Your article about the economics and sociology of medical-care "reforms" was outstanding ("The hospital," Cover Story, Jan. 17). It was the most authentic and accurate analysis I have seen in a newspaper or magazine during the past five to six years.
For 10 years, I have told patients and friends that they should visit a Veterans Administration hospital for a day or two before they get too enthusiastic over these cries for health-care reform.
The 24.5% expenditure for administrative costs of pretreatment approval, in-patient review, Medicare audits, compliance with methodology and coding required by the Health Care Financing Administration, etc., has not really saved money by reducing waste (unnecessary treatment), and it has
siphoned money away from patient care.
The public ought to be able to read these implications.
Dr. Marvin J. Noble
If there is anything that illustrates why there are problems in health care in America, it is the article "The doctor." Dr. Robert G. Blabey complains that he "can't make decisions."
Fact: A physician has no right to make decisions. The customer has the sole right to do so. ("Patient" is an insulting term that has no place today.) The customer has the right to hire a physician, as one would hire a television repairman or a plumber, to perform the procedure that the professional medical literature, not some greedy, self-interested physician, indicates is appropriate.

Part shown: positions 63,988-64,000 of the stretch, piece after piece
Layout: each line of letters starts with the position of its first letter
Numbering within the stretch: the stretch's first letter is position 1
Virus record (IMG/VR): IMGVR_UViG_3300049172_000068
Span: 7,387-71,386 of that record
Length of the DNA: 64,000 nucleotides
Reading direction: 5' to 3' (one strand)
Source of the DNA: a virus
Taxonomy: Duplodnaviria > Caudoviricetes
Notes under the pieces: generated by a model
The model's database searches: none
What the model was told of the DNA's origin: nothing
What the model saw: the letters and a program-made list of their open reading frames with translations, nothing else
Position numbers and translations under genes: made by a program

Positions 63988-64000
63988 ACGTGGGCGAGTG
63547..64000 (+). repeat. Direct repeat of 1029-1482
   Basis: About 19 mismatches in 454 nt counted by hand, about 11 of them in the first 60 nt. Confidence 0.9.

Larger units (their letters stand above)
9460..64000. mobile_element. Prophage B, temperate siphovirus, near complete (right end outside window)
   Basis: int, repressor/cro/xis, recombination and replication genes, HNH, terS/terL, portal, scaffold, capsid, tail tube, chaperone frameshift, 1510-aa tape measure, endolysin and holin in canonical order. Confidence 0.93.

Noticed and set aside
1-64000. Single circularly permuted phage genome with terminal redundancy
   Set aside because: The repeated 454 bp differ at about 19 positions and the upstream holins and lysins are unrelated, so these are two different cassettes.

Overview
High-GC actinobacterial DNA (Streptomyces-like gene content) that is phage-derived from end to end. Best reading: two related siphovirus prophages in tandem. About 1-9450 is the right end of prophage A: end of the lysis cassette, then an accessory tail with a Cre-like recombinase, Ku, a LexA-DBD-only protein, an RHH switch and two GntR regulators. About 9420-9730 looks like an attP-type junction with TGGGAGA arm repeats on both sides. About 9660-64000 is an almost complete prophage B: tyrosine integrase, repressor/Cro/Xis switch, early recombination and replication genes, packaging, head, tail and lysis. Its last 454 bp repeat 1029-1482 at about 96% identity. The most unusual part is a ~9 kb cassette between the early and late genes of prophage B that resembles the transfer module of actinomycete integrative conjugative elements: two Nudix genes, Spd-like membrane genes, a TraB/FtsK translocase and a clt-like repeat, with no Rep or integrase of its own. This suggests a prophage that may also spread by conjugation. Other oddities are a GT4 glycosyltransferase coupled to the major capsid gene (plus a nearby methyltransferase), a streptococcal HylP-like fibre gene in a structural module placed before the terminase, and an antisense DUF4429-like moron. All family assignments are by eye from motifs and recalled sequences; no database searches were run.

Thank you for your dramatic but accurate account of the administrative strangulation of American hospitals. I knew we were in trouble some 10 years ago, when I first counted more billers in the billing department than we had patients in the hospital.
Last month, I treated a child with a complication of hemophilia with a new, experimental drug. Nothing else has stopped his bleeding; the new drug did. Each day I gave him the drug, I had to fill out 97 forms. What shall I
do if he bleeds again (as he probably will)?
At least, in this complicated case, an expert was allowed to treat the child. We weren't told that some health maintenance organization (HMO) or preferred provider organization (PPO) refused to refer him to an expert, as usually happens. I usually have to threaten the HMO/PPO that if they get a bad outcome with their complicated case, they could be sued, but even that doesn't always work.
Dr. Carol K. Kasper, Director
Orthopaedic Hospital Hemophilia
It seemed to me you omitted a very essential element. The reason that so much paperwork is required is the fact that doctors, hospitals, and others were performing many unneeded services at very high fees--and of course, they still are.
Sun City, Ariz.